Thinking about entering the network news business? NBC's Maria Shriver has some advice for you.

"Go to a local station," Shriver counsels. "Work as a producer. Learn how to write. Learn how to log your own tapes. Learn how to do the sound. Learn what it takes to shoot, to set up your own things so, if you're in the field and you're by yourself, you can take care of yourself."Shriver should know. Famous last name and links to the Kennedy clan notwithstanding, the broadcast newswoman who hosts tonight's NBC News special, Women Behind Bars (9 p.m., Ch. 2), worked her way up through the ranks to her current position of national prominence. In addition to doing the occasional news special, Shriver is co-anchor of NBC's "Sunday Today" and host of the network's youth-oriented "Main Street" news magazine.

But it wasn't always thus. She started her career in broadcast journalism in 1977 as a newswriter/producer for a Philadelphia television station. A year later she moved on to Baltimore as a writer/producer for a local evening magazine show. Later stops included two years as a correspondent for "PM Magazine" before she hooked on with CBS as a Los Angeles-based reporter and, later, as co-host for the "CBS Morning News." When that program folded in favor of the late, unlamented "Morning Program," Shriver moved to NBC, where she has been since late 1986.

It was a long way to the top, she allows, but she's grateful for the training she received along the way. "Shows like `PM Magazine' teach you how to take care of yourself," Shriver said during a recent interview in Los Angeles. "That's important, especially when you get to the network level, because no one has time to teach you at that point. They just say, `Here's your job move it.' And you better know how to do it."

Which is not to say her local news experience prepared her for everything she was going to have to do at the network. "I remember the first time I did the `CBS Morning News'," she says now, laughing. "It was like `Broadcast News.' I was throwing up, sweating everything."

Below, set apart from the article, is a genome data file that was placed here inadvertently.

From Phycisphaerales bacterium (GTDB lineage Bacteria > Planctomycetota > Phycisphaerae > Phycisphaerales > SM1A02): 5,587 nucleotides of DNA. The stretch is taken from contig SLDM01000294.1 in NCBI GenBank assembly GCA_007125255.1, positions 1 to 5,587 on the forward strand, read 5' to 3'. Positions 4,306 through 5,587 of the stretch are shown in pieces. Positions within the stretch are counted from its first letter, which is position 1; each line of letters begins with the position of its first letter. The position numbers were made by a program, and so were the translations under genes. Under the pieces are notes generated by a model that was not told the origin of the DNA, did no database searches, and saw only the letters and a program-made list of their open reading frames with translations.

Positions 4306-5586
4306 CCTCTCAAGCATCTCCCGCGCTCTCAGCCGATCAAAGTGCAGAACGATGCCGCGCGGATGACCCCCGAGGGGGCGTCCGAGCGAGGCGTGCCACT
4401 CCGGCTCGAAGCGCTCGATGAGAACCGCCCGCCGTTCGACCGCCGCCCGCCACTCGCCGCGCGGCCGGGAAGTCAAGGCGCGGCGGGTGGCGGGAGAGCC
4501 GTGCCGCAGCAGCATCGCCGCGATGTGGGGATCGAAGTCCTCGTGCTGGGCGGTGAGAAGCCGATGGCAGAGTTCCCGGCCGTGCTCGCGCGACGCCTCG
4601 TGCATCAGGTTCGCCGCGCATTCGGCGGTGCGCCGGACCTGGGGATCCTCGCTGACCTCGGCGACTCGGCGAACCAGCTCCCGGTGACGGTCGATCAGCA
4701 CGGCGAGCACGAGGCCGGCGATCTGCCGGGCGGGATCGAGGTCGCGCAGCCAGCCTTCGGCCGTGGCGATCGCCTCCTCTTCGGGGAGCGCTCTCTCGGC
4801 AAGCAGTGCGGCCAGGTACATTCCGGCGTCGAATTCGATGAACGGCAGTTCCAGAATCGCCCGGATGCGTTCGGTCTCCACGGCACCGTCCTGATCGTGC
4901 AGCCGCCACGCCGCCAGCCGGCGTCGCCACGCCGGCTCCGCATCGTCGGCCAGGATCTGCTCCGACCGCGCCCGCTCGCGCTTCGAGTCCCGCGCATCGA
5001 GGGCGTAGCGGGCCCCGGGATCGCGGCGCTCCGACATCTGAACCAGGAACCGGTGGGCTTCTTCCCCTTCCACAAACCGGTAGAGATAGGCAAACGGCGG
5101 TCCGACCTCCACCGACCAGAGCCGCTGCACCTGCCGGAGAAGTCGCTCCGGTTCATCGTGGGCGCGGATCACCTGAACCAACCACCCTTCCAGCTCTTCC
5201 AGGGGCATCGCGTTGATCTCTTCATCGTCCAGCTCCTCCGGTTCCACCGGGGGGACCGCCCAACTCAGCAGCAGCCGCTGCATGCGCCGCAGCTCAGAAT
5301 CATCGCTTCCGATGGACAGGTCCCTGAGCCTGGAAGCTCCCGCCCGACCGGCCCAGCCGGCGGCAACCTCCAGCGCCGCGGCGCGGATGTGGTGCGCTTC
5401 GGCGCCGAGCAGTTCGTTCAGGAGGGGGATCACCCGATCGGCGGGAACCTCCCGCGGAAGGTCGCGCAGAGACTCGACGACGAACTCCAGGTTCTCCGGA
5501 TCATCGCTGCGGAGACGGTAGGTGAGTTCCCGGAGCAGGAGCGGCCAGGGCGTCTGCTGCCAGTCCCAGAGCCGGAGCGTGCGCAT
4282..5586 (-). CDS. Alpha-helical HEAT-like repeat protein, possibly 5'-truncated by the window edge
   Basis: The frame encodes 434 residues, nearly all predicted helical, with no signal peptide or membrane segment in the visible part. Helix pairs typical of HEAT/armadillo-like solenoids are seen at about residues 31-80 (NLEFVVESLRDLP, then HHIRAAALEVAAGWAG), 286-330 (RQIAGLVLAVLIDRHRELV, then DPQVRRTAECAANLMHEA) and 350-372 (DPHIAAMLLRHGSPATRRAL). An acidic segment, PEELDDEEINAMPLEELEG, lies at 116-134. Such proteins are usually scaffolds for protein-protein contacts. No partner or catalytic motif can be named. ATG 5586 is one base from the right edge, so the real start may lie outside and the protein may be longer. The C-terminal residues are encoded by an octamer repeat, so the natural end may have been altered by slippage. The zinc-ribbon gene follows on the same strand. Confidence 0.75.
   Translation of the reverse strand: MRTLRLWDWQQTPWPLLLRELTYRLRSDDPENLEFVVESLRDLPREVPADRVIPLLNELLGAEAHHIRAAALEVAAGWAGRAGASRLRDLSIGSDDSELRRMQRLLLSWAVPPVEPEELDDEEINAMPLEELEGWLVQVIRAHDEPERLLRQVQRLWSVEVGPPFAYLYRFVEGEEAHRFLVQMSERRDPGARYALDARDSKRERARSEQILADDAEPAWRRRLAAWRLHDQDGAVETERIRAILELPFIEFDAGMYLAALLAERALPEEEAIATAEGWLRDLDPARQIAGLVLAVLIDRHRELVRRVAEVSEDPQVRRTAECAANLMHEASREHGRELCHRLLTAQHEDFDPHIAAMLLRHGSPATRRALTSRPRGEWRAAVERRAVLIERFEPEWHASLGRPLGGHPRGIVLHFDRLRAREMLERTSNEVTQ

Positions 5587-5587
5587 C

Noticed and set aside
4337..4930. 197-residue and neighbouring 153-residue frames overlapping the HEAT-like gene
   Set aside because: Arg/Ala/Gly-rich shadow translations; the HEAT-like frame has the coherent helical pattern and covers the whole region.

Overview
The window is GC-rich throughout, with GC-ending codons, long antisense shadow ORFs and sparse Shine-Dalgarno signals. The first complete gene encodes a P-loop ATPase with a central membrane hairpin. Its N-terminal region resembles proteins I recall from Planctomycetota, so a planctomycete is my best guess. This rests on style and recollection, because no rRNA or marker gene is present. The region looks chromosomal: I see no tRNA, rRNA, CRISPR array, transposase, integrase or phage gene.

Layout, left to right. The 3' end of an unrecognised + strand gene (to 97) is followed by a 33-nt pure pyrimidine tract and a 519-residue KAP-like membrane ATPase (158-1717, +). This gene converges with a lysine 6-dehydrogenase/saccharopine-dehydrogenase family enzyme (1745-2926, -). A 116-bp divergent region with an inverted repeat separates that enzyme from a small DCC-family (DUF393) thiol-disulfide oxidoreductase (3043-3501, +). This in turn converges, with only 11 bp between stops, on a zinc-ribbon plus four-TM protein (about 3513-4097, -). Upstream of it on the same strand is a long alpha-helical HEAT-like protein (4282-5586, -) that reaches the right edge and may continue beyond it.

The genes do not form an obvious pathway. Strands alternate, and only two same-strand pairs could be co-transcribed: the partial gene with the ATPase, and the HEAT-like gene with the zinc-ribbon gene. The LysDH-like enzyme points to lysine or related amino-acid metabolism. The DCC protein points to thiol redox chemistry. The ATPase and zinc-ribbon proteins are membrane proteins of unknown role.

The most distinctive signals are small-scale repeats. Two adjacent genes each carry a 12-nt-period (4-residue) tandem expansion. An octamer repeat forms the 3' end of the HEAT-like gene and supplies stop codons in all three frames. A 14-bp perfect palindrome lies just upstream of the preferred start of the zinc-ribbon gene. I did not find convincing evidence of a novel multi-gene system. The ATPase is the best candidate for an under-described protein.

She's calmer now, but that doesn't help make tonight's "Women Behind Bars" significantly better than the shallow psuedo-documentary that it is. The report, which focuses on a women's prison in Illinois, was intended as an examination of the peculiar problems encountered by female prisoners. Shriver pays particular attention to the women who are mothers, and tries to elicit sympathy by talking about how difficult it is to be a decent mother when you only get to spend an hour or two with your child each day.

But she fights a losing battle here. I mean, how many tears can you squeeze out for women who are convicted felons? If the special's focus had been on the plight of children who receive insufficient care because mama's in the pokey, that would've been another thing. But if you're trying to make me feel sorry for murderers, arsonists and drug dealers whose maternal desires are going unfulfilled, I'm sorry. There are other things to worry about.

Like how did a jet-setting journalist like Shriver survive living in a Holiday Inn while spending several weeks in prison? "It was interesting," she said. "The women would often ask me about television, and they all asked me about my husband (Arnold Schwarzenegger). But it was very different than one imagines. It's not a violent place."

I assume she was talking about the prison, not the Holiday Inn.